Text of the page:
BEFORE THE LAW stands a doorkeeper. To this doorkeeper there comes a man from the country and prays for admittance to the Law. But the doorkeeper says that he cannot grant admittance at the moment. The man thinks it over and then asks if he will be allowed in later. “It is possible,” says the doorkeeper, “but not at the moment.” Since the gate stands open, as usual, and the doorkeeper steps to one side, the man stoops to peer through the gateway into the interior. Observing that, the doorkeeper laughs and says: “If you are so drawn to it, just try to go in despite my veto. But take note: I am powerful. And I am only the least of the door-keepers. From hall to hall there is one doorkeeper after another, each more powerful than the last. The third doorkeeper is already so terrible that even I cannot bear to look at him.” These are difficulties the man from the country has not expected; the Law, he thinks, should surely be accessible at all times and to everyone, but as he now takes a closer look at the doorkeeper in his fur coat, with his big sharp nose and long, thin, black Tar-tar beard, he decides that it is better to wait until he gets permission to enter. The doorkeeper gives him a stool and lets him sit down at one side of the door. There he sits for days and years. He makes many at-tempts to be admitted, and wearies the doorkeeper by his importunity. The doorkeeper frequently has little interviews with him, asking him questions about his home and many other things, but the questions are put indifferently, as great lords put them, and always finish with the statement that he cannot be let in yet. The man, who has furnished himself with many things for his journey, sacrifices all he has, however valuable, to bribe the doorkeeper. The doorkeeper accepts every- thing, but always with the remark: “I am only taking it to keep you from thinking you have omitted any- thing.” During these many years the man fixes his at-tention almost continuously on the doorkeeper. He for- gets the other doorkeepers, and this first one seems to him the sole obstacle preventing access to the Law. He curses his bad luck, in his early years boldly and loudly, later, as he grows old, he only grumbles to himself. He becomes childish, and since in his yearlong contempla-tion of the doorkeeper he has come to know even the fleas in his fur collar, he begs the fleas as well to help him and to change the doorkeeper’s mind. At length his eyesight begins to fail, and he does not know whether the world is really darker or whether his eyes are only deceiving him. Yet in his darkness he is now aware t of a radiance that streams inextinguishably from the gateway of the Law. Now he has not very long to live. Before he dies, all his experiences in these long years gather themselves in his head to one point, a ques-tion he has not yet asked the doorkeeper. He waves him nearer, since he can no longer raise his stiffening body. The doorkeeper has to bend low towards him, for the difference in height between them has altered much to the man’s disadvantage. “What do you want to know now?” asks the doorkeeper; “you are insati-able.” “Everyone strives to reach the Law,” says the man, “so how does it happen that for all these many years no one but myself has ever begged for admit-tance?” The doorkeeper recognizes that the man has reached his end, and to let his failing senses catch the words roars in his ear: “No one else could ever be admitted here, since this gate was made only for you. I am now going to shut it.”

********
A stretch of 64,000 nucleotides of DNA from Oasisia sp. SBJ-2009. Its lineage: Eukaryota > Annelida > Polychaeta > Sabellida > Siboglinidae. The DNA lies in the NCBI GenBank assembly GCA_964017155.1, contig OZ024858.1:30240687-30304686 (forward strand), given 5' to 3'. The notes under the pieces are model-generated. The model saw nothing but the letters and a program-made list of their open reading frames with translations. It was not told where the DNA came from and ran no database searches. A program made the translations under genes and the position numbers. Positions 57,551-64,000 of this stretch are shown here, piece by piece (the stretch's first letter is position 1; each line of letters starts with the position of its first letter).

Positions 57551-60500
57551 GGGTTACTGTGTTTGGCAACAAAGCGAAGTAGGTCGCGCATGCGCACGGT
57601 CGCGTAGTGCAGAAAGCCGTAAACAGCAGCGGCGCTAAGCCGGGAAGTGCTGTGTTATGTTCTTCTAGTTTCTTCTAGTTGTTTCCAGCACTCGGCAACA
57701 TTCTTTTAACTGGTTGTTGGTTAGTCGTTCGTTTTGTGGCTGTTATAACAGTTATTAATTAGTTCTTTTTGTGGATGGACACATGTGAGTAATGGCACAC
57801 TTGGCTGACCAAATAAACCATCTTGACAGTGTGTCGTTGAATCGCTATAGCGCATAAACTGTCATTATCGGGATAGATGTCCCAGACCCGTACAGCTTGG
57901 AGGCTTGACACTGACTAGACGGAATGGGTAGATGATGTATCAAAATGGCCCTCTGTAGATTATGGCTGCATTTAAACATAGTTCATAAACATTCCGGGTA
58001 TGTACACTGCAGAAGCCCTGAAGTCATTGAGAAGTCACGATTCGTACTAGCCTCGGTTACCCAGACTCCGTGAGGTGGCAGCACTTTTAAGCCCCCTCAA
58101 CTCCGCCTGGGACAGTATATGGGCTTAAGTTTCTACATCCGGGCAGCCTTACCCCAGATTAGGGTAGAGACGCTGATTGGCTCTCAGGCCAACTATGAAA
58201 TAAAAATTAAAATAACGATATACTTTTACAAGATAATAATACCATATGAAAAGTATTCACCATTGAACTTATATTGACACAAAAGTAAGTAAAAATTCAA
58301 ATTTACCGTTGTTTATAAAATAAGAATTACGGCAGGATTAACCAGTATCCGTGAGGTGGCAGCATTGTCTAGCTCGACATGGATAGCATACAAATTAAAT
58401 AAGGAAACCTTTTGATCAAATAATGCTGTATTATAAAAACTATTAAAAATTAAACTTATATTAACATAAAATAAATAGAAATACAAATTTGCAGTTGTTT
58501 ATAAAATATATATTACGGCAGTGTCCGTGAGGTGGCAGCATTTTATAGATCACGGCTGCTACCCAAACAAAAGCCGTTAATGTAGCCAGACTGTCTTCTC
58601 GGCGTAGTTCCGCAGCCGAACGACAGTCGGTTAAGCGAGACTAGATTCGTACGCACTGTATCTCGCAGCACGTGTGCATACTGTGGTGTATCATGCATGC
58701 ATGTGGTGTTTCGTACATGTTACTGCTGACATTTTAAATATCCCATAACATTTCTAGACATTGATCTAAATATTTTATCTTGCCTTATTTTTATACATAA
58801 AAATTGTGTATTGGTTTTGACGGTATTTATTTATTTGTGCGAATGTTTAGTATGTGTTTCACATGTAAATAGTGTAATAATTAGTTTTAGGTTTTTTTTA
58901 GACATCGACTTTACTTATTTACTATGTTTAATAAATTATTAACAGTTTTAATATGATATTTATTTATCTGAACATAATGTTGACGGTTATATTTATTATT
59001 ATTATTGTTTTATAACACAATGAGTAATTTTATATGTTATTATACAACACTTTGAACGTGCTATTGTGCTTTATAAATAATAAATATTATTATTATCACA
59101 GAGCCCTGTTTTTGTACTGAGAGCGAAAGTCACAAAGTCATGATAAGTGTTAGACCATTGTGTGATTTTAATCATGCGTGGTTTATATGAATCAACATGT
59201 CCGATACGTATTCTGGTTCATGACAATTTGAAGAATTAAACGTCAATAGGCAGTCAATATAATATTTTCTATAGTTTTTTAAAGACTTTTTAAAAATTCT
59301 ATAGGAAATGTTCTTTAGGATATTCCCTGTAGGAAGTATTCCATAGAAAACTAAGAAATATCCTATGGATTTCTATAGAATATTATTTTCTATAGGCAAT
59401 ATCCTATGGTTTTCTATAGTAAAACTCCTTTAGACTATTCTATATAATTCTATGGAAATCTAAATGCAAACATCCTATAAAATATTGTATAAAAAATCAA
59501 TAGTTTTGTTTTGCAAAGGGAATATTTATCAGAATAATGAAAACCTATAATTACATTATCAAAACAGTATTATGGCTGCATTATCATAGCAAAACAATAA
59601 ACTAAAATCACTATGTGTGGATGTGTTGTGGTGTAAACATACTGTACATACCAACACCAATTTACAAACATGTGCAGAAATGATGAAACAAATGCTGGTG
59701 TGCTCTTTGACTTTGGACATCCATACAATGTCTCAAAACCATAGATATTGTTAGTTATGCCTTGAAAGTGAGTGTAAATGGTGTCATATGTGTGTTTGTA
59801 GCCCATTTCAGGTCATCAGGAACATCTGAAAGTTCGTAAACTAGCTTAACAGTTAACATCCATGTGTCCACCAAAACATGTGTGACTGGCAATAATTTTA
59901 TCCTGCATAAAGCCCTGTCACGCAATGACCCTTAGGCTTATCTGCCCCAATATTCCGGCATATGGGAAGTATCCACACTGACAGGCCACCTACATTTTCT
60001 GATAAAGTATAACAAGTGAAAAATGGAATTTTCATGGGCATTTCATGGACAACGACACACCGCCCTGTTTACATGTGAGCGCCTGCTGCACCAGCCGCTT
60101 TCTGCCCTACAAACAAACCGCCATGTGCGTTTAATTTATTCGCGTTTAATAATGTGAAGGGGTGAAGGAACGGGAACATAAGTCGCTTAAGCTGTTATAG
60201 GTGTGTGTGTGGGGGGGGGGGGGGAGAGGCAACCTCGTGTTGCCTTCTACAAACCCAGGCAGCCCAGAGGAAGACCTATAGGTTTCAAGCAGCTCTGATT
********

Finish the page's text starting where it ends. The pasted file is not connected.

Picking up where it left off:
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In the mood for Zen

In philosophy on July 16, 2009 at 4:23 pm

How to transform your pessimism into a resource: see the glass as already broken.

“You see this goblet?” asks Achaan Chaa, the Thai meditation master. “For me this glass is already broken. I enjoy it; I drink out of it. It holds my water admirably, sometimes even reflecting the sun in beautiful patterns. If I should tap it, it has a lovely ring to it. But when I put this glass on the shelf and the wind knocks it over or my elbow brushes it off the table and it falls to the ground and shatters, I say, ‘Of course.’ When I understand that the glass is already broken, every moment with it is precious.”

The quote is from this source. Another blogger explains the Zen habit:

So when the nice glass you bought inevitably falls and breaks, someday, you might get upset. But not if you see the glass as already broken, from the day you get it. You know it’ll break someday, so from the beginning, see it as already broken. Be a time-traveler, or someone with time-traveling vision, and see the future of this glass, from this moment until it inevitably breaks.

This sounds like the ending of Herman Hesse’s Siddhartha, where the hero wakes up from the illusion of time and sees all past, present and future in one object or moment. It’s not simple pessimism, but a glimpse of eternity.

Jorge Luis Borges, in his essay entitled A History of Eternity, reports about an ancient conception of eternity not as time without end, but the conjunction of all moments. Ludwig Wittgenstein is more parsimonious: eternity is simply the here and now, because it is timeless, and the present moment is always a state of timelessness.

Argumentum Ornithologicum

In literary, reblog on July 13, 2009 at 6:03 am

by Jorge Luis Borges

I close my eyes and see a flock of birds. The vision lasts a second, or perhaps less; I am not sure how many birds I saw. Was the number of birds definite or indefinite? The problem involves the existence of God. If God exists, the number definite, because God knows how many birds I saw. If God does not exist, the number is indefinite, because no one can have counted. In this case I saw fewer than ten birds (let us say) and more than one, but did not see nine, eight, seven, six, five, four, three, or two birds. I saw a number between ten and one, which was not nine, eight, seven, six, five, etc. That integer – not-nine, not-eight, not-seven, not-six, not- five etc. – is inconceivable. Ergo, God exists.

(via Petra Magno)